There’s cyanide lurking in your apples.
And those juicy peaches, too.
Your potatoes can be deadly if you’re not careful. Same goes for the leaves on those beautiful, tart rhubarb stalks. And that amaretto flavoring in your morning coffee? It has killer origins.
In fact, several edible plants have poisonous parts or parts that can turn poisonous in the wrong conditions. Here’s a look at a few of the most dangerous of the edibles.
• Rhubarb leaves, kale, spinach and other greens. Yes, dark, leafy greens are fabulous for you — full of vitamins A and C, iron and calcium — but too much of the wrong kind can make you sick.
Those leaves contain a chemical called oxalic acid that, in humans, can cause several undesirable symptoms, including burning of the throat, diarrhea, vomiting, difficulty breathing, convulsions, coma and death.
The leaves of edible rhubarb stalks have the highest concentration of oxalic acid of any of the greens commonly grown in northeast Kansas. But don’t count out the prized spring vegetable on an inedible technicality, says Jennifer Smith, horticulture extension agent for the Douglas County-Kansas State Extension Office, 2110 Harper St.
“Rhubarb leaves are not as poisonous as people think. They will make you sick if you eat a bunch, but it’s like if you eat a bunch of spinach, it’ll make you sick, too,” Smith says. “Rhubarb leaves, and especially the oldest leaves, contain the highest concentration of (oxalic acid).”
According to www.rhubarbinfo.com, it is estimated that it would take 11 pounds of rhubarb leaves to kill a 145-pound person. Those leaves would contain about 24 grams of oxalic acid. Before it would kill you, you’d likely get too ill to finish all 11 pounds of the leaves, though.
That said, too much oxalic acid in one’s everyday diet can create kidney stones and aggravate symptoms of diseases such as gout and rheumatoid arthritis.
• Pits, seeds and almonds. The pits of stone fruits like peaches and apricots, the seeds of apples and certain types of almonds all contain amygdalin, a compound containing sugar and cyanide, a highly toxic substance that robs those who ingest it of their ability to carry oxygen in their blood, thus killing them by asphyxiation.
“I think someone figured out it’s about a cup of apple seeds that could possibly kill an adult,” says Ward Upham, an extension associate at Kansas State Research and Extension in Manhattan. “And so it’s not something you need to be overly concerned with unless you just eat the seeds themselves. If you happen to eat one, it’s not going to cause any problems.”
That is, unless you ingest seeds or pits on purpose, as was the case in the late 20th century, when the cancer drug Laetrile went on the market.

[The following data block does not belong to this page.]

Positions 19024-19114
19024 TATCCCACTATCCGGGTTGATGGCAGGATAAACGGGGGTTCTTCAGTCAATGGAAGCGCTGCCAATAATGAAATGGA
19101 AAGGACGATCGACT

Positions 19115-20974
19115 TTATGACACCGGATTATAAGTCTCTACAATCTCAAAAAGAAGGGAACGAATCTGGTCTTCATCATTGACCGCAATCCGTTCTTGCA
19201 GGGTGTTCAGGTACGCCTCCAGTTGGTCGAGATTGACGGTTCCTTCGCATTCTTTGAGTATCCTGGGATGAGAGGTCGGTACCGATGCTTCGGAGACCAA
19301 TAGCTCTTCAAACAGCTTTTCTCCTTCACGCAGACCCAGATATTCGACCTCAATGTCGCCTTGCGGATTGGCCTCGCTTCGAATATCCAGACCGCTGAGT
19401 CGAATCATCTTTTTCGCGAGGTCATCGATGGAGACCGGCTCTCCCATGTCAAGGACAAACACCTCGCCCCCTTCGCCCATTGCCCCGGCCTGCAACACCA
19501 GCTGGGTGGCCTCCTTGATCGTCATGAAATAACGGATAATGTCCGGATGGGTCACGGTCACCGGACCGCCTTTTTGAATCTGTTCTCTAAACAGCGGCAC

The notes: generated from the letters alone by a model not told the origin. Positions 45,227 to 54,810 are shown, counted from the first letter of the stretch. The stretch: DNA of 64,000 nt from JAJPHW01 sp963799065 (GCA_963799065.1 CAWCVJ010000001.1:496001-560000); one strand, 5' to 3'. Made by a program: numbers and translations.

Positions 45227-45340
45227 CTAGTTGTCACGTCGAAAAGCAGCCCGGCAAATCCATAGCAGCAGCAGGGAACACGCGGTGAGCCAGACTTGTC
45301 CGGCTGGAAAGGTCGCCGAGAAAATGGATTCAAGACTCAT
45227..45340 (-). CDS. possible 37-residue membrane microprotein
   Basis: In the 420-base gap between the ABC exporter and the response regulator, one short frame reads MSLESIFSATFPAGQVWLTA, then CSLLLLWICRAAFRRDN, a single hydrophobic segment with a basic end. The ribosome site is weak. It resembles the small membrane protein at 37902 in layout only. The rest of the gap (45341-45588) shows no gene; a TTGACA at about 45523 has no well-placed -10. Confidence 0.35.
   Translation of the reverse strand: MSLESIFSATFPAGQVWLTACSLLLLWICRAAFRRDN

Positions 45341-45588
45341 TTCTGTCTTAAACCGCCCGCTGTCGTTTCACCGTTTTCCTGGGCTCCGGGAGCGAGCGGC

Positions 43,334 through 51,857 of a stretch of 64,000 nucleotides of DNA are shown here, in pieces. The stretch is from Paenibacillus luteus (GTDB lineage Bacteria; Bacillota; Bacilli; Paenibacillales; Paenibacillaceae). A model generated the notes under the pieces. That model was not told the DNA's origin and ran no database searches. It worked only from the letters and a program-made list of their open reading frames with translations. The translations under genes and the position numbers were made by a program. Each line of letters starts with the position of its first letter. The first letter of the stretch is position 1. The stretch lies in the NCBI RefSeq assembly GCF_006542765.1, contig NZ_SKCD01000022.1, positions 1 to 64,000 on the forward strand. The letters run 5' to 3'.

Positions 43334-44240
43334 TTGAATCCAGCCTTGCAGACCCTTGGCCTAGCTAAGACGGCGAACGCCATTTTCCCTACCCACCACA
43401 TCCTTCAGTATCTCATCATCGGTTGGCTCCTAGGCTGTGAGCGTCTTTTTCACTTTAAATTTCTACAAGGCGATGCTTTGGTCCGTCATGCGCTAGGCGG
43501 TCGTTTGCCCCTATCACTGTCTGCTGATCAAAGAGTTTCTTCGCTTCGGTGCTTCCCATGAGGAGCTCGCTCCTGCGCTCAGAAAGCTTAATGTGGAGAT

“Laetrile was used to treat cancer probably back in the ’70s, and it was derived from (apricot) pits,” Upham says. “And it wasn’t something that was mainstream — it was one of those, kind of on the side type things, and the active ingredient was cyanide.”
Another direct ingestion example is the Italian amaretto liqueur, which is often made from bitter almonds that would be toxic otherwise. That’s because bitter almonds differ from the common almonds found in a grocery stores. Our everyday almonds are safe thanks to their genetics, Upham says.
“Almonds are a type of peach that has undergone a mutation so that the pits, or the nuts inside those pits, no longer contain cyanide,” he says.
• Potatoes and tomatoes. Though potatoes and tomatoes themselves aren’t toxic (unless you eat green potatoes), their plants are.
“Every once in a while you actually get fruit on potatoes, they’re little small, probably the size of a quarter maybe at most, those are toxic,” Upham says. “And all parts of a tomato except the fruit are toxic.”
Those fruits on the potato plant contain high amounts of the alkaloid solanine, which is also the chemical found in green potatoes. Alkaloids are naturally occurring chemicals and the more famous members of the family include caffeine, nicotine, quinine and morphine.
“I don’t think anyone has ever been killed by it, but it can make you sick,” Upham says.
Similarly, the leaves and stems of the potato’s nightshade cousin, the tomato, contain an alkaloid called tomatine that can do nerve damage and cause severe stomach distress.
• Ornamentals. There are some technically edible plants like certain types of sweet potatoes and plums that Upham says are perfectly plate ready, but can be harmful if they’ve been treated like every other nonedible in a conventional garden.
“Sometimes, I get questions on sweet potatoes — they have ornamental varieties of sweet potatoes — they want to know if those are edible. And they are,” Upham says. “And the same thing holds for purple plum trees. Every once in a while we’ll get fruit on those, and that also is edible, it’s just that they have to be a little bit careful, because if it’s been sprayed as an ornamental, what has been used as a spray may not be something you want to eat the fruit from.”